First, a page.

Figure 1 shows residual lead in the reaction mixture after substrates were agitated with lead solution. Figure 2 shows the amount of lead remaining in the reaction mixture after sodium salts (chloride, carbonate, and sulfate) reacted with the lead solution when compared to the amount remaining in the fishbone reaction and the control while Figure 3 shows the amount of lead remaining in the reaction mixture after calcium salts (chloride, carbonate, and sulfate) reacted with the lead solution. Figure 4 compares the residual lead after the reaction of lead solution with sodium and calcium salts.

4. Discussions

The results on Table 1 and Figures 1-4 showed that for each class of salt, the calcium salts removed more lead from contaminated water than the corresponding sodium salts. Furthermore, the data showed that of all the substrates, calcium carbonate had the highest percent of lead removal from contaminated water (99.92%). Figures 5 and 6 revealed that Fishbone was very effective in removing lead surpassing all substrates, except calcium carbonate. Those figures also showed that ground molecular sieve removed more lead than molecular sieve spheres, suggesting the influence of particle size or surface area in sorption efficiency of solid substrates. This is in agreement with the findings by Aliabadi et al. on the effect of particle size on chromium adsorption where 20 - 30 mesh lignocellulosic solid waste adsorbed more chromium than the corresponding 30 - 50 mesh substrate [28]. Of the biomaterials, charred spinach and grape removed less lead than molecular sieves and calcium salts (carbonates and sulfates) except for calcium chloride. This could be attributed in part to the fact that during the heating in the charring process, their tannin poly-phenols or phytochemical components decomposed, evaporated or denatured. This temperature effect on substrate’s lead removal potential has been reported by Agwaramgbo et al. [19, 20].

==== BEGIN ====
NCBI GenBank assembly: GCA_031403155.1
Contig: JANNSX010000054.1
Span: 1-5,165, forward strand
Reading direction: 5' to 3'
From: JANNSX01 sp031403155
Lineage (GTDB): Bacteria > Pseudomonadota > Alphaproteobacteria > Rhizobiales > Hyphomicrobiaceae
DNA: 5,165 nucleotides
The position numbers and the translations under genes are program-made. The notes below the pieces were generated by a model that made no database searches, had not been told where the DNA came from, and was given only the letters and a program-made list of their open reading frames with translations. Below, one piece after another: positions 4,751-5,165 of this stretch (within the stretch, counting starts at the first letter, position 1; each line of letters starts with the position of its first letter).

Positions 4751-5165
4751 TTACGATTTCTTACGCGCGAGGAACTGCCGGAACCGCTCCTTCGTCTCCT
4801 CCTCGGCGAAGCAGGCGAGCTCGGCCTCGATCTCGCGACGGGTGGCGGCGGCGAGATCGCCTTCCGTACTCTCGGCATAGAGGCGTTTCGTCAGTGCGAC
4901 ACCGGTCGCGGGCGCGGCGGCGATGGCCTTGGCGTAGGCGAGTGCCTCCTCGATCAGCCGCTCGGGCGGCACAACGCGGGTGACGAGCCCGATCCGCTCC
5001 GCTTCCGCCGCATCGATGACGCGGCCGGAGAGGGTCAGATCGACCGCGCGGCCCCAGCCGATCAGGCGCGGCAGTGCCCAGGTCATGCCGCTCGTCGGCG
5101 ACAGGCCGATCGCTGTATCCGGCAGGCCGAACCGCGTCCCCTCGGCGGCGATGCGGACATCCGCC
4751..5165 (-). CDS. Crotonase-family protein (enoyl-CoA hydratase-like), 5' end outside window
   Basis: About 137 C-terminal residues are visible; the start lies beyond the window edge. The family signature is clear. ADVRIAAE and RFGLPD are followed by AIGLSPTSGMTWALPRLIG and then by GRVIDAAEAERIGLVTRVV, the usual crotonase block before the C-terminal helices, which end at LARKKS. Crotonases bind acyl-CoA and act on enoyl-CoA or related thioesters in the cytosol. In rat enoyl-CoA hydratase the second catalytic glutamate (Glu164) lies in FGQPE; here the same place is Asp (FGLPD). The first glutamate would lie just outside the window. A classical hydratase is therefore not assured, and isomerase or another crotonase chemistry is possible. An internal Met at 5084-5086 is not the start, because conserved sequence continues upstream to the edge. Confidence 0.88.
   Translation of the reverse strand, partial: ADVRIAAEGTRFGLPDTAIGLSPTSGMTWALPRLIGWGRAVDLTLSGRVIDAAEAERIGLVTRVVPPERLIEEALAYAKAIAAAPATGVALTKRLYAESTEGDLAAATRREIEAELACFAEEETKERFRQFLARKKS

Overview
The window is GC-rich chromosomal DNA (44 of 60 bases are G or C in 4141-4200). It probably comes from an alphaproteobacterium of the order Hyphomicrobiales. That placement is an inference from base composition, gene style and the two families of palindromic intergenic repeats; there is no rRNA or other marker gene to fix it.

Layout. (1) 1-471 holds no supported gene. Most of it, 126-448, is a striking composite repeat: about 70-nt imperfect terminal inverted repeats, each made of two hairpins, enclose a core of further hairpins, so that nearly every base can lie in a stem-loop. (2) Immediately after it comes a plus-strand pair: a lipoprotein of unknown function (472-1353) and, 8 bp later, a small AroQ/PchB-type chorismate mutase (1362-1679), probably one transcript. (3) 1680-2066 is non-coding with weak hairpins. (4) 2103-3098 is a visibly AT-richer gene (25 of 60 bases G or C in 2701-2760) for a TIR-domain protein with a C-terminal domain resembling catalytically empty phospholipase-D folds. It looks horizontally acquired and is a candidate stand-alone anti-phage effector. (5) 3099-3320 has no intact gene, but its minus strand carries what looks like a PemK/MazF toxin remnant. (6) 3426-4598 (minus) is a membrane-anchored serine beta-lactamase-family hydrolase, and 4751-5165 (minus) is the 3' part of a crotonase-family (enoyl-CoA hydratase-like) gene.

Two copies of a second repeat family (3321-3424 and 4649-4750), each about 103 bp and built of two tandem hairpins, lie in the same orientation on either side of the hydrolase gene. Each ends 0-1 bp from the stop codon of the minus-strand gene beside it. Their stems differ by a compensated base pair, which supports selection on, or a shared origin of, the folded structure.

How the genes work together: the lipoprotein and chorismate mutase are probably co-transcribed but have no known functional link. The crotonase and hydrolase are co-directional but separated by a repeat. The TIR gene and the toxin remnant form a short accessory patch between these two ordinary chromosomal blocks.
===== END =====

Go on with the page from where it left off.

5. Conclusion

Calcium salts (chlorides, sulfates, and carbonates) are better lead precipitators than the corresponding sodium salts.

Figure 1. Residual & removed lead in contaminated water after treatment with substrates.

Figure 2. Residual lead concentration after contaminated water was treated with sodium salts (chloride, carbonate, sulfate, and phosphate) compared to fishbone and lead control.

Figure 3. Residual lead concentration after contaminated water was treated with calcium salts (chloride, carbonate, and sulfate compared to fishbone and lead control.

Figure 4. Comparison of residual lead concentration after contaminated water was treated with chlorides, carbonates, and sulfates of sodium and calcium.

Figure 5. Comparison of residual lead concentration after contaminated water was treated with calcium salts, molecular sieves, and natural biomaterial (fishbone and charred grape and spinach).

Figure 6. Comparison of percent lead removal by calcium salts, molecular sieves, and natural biomaterial (fishbone and charred grape and spinach).

Ground molecular sieves adsorbed more lead than the salts of sodium and calcium, except for calcium carbonate. The fact that ground spherical molecular sieves removed more lead than un-ground one suggests that size and surface area affect the efficiency of heavy metal adsorption by solid substrates. Although the biochar (charred spinach and grape) did not remove as much lead as the calcium sulfate and carbonate, yet, they removed a significant amount of lead ranging from 80% - 92% lead removal. Additionally, the fact that ground fishbone, another biomaterial, removed more lead than all the commercial chemical substrates, except for calcium carbonate suggests that biomaterials can become viable cheap and safe alternative for the remediation of heavy metals in water and industrial effluents.